Hello! You won’t believe how tricky RPS is to digest. Well… maybe you will. I’ve been looking at this website thing, and there’s some dense indigestible paragraphs in here. I thought games were supposed to be fun! Anyway, I was rooting through my faeces earlier and I found amidst the healthy dung of a well-fed monster a load of notes in panicked hand-writing on old bus-tickets. I’ve typed them up, because I thought you may be interested. They appear to be some manner of “also-considered” games which they missed out of their Advent Calender. I bet they just forgot.
Anno 1404 / Dawn of Discovery – A rich and engaging take on the explore/build management genre, this time using your little ship to splendid effect as a kind of quest-romping avatar within the world itself. Probably best in its sandbox mode, but nevertheless fulfilling as a grand campaign packed with tiered challenges that introduce the concepts of the game to beginners, and the weak.
Braid – Released on the PC, but slipped our communal memory. I suspect because most of us actually had played it in its Beta state back in 2008. Hyperclever 2D time-based platformer which picked up all the acclaim in the world, and totally justified it. Everyone’s just waiting to see what Jon Blow does next.
Modern Warfare 2 – The biggest game of the year, but this seemed to entirely underwhelm the RPS Hivemind. Are we bored with FPS games? Or just with faux-militarism? We really did seem to think it was bullshit. Unparalleled production values, shame about the cynical hole it left in our gut.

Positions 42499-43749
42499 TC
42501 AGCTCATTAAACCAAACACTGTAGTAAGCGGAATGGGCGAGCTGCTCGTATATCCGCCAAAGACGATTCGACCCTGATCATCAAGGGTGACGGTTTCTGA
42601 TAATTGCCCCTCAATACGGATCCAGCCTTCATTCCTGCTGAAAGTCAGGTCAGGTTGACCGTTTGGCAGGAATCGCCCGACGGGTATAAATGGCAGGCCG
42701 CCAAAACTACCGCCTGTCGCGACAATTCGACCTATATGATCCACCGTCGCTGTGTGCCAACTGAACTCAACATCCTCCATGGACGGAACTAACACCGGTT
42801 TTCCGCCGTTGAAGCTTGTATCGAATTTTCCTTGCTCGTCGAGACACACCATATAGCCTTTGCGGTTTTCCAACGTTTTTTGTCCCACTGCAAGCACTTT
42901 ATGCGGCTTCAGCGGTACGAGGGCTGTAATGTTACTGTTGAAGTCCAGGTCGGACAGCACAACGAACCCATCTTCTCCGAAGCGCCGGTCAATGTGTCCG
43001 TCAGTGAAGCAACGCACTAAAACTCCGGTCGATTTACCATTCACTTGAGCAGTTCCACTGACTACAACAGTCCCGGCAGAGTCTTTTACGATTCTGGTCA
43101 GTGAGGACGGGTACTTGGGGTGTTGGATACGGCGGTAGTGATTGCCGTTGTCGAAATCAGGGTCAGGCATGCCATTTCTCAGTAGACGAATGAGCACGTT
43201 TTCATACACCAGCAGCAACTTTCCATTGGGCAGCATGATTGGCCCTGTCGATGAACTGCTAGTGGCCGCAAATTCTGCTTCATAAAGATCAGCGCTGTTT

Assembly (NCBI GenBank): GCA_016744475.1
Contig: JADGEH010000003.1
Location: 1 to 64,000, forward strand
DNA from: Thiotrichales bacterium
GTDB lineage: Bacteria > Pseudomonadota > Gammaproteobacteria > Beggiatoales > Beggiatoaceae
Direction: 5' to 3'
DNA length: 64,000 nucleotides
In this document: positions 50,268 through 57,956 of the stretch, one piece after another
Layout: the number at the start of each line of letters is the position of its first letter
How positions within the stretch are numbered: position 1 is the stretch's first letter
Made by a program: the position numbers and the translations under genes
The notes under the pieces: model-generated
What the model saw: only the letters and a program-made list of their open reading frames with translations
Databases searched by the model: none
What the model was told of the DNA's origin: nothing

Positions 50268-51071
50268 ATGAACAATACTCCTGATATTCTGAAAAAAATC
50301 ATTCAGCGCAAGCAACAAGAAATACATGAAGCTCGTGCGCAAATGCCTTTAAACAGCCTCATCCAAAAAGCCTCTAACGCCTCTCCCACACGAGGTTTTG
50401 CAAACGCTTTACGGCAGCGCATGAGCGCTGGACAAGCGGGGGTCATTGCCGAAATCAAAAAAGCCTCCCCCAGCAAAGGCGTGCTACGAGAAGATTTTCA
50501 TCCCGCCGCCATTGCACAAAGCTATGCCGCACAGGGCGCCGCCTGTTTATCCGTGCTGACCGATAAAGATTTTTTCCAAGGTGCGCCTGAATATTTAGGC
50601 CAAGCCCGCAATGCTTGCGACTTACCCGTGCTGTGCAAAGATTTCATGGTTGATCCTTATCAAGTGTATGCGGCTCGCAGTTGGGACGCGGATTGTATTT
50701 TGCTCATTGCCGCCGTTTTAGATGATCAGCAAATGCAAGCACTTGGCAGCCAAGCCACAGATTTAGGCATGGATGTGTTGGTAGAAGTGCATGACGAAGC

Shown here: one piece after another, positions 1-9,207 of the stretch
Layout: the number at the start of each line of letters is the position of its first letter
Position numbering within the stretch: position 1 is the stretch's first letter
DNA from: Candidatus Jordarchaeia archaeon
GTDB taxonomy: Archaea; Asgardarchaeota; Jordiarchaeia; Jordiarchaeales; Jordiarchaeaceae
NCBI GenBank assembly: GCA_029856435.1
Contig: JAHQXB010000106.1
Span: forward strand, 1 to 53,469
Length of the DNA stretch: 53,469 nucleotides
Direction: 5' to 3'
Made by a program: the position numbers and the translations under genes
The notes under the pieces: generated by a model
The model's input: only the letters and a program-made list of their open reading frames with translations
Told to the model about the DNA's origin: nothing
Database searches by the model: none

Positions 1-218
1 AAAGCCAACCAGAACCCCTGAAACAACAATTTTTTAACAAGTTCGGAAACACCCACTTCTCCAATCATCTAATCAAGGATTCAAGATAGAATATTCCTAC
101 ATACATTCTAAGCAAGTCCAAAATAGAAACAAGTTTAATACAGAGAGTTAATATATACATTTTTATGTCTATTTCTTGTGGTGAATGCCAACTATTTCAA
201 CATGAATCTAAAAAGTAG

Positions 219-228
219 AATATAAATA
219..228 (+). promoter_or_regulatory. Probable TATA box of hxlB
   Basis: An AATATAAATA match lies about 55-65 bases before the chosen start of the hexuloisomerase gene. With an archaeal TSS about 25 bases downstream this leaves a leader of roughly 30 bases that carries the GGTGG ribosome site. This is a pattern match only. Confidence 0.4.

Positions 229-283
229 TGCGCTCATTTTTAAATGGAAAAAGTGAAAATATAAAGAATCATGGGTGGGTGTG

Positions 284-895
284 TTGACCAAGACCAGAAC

Mirror’s Edge – Running and jumping for the modern age. Deeply flawed in many ways, there’s nevertheless a kind of design freshness to the game. It’s the kind of beautiful failure we’re hard-pressed to recommend, and yet keen that nobody ignore. If this had been more like Canabalt instead of being too cowardly to drop the tepid, irritating combat, it could well have been a true champion of modern gaming.
Armoured Princess – In any other universe it would be have been Splendidest Of All Things, but it just couldn’t match the invention and freshness of its 2008 predecessor – it’s almost as if Katauri’s divine madness had burned out by this point.
Gridrunner Revolution – Sleek and elegant and lovely. The sister game to Space Giraffe, it’s good cop to its ungulate sibling’s bad-cop. Ironically, it perhaps goes too far the other way – in that it takes a long time before you’re forced to really step up your game. However, it is mainly a game about maximising scores – as such, the after-release addition of online scores finally completes it and gives it meaning. A mass of ideas, beautiful, crazy.
Gravity Bone – Played to death – both literally and figuratively – in the first days of the year, this is one of the finest stand alone short-form indie 3D games. Just an incredibly charming James Bond parody with an unforgettable ending. And that music! Man!
The Void – Probably too weird for anyone except Quinns to truly love and/or get around to playing… but filled with weirdly wonderful moments. Killing monstrous bats with colour, and killing yourself as the colour drains out of you. Sinister, beautiful, and out-Arting any Art game this year.